I remember moving to Boulder, Colorado, in 1976 with no money, friends, or work. After living in a youth hostel with snoring men and working in a laundry, I got a job at a construction company. Within a few months, as a foreman leading the crew, I arrived before anyone else in the morning and left after everyone else at the end of the day. Working outside through the hot summers and frigid winters, feeling like I was working in a penal colony, I became depressed.
For good reason, I hated my job. I didn’t have friends or a life. I considered enrolling in Cornell’s Industrial Relations graduate program but wondered if I was only interested in doing that because that was all I knew. With my dad being in that field and a guest lecturer, would that be a cop out?
As mentioned in my other posts and newsletters, I stumbled into the mind-body connection. Out of boredom at best — and more likely desperation — I was willing to try things I would have never considered otherwise. Within a year of falling into the experience of releasing the body and therefore releasing chronic stress and emotional repression, I felt set free.
This new freedom brought a joy I had never felt. It also laid passion and purpose at my feet. Pursuing my vision of working with clients drove me to take emotional risks I had never imagined. My new quest also brought a pleasure I had never envisioned. Seeing others change because of my input had me going home happy every night no matter how hard other things in my life were.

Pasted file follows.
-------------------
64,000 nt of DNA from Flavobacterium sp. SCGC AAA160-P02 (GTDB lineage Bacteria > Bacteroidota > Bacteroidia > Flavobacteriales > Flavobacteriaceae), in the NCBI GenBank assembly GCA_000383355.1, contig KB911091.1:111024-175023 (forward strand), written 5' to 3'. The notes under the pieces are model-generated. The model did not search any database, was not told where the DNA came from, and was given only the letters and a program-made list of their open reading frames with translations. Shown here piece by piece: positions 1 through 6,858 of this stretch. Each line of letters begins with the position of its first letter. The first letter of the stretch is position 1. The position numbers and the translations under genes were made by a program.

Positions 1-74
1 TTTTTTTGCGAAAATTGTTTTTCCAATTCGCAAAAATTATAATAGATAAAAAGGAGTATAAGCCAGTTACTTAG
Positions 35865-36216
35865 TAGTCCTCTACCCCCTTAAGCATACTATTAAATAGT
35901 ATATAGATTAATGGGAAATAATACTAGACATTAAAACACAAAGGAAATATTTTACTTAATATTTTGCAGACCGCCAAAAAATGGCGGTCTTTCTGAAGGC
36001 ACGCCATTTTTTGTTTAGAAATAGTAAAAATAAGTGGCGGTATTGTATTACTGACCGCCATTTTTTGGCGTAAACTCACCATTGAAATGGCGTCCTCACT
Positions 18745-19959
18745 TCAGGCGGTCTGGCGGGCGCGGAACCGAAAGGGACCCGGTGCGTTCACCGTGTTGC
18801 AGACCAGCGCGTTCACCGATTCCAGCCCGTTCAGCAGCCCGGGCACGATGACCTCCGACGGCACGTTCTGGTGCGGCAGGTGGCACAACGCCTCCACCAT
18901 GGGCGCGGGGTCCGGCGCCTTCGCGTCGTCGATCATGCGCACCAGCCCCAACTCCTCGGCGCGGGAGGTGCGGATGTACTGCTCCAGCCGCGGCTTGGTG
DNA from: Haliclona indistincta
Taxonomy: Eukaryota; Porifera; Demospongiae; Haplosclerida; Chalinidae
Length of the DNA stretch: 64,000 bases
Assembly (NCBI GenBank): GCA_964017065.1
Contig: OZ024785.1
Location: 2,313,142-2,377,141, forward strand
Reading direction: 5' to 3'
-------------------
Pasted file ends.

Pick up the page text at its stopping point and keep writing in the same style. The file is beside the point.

When I started my men’s groups, particularly the one in Sandpoint, Idaho, I was surprised when other men received such joy in helping others. I began to think that maybe we are all meant to contribute our gifts to others. Perhaps that is one of the keys purposes of life.
One reason men look forward to each week’s group meeting is that they get to contribute. No one told me that when you do what you like and others benefit, it may be one the biggest joys in life. I saw this reinforced in my group every week. Men gave all they had to support other men, and rather than leave exhausted, we left meetings with more energy.
In part out of the desire to help other men, the group I started in a town of 8,000 has an alumnus of over 400 men and currently 40 in our groups after 17 years. That same desire to serve and help is what drives EVRYMAN’s growth.
If you want to build a ship, don’t drum up people to collect wood and don’t assign them tasks and work, but rather teach them to long for the endless immensity of the sea.
— Antoine de Saint-Exupéry from The Little Prince.
Assuming you receive joy in serving other benefits from it – let’s dive into it.
What are your limiting beliefs, fears, and judgments about yourself or others around helping men? Where do you hold back? I know I have felt that my contribution is not valuable. Or, I had to do it perfectly – I had to do it a certain way to be effective.
What are the constraints that restrict you in your giving/serving?
The flip side of giving, and often the more challenging side, is asking for help. If you are like me, it’s hard to believe others enjoy what you enjoy helping. You need to ask. I continue to have to remind myself of this.
What is the one thing you need support with that you haven’t asked for?
As always, feel the fear as you speak. Let your body experience the charge of asking.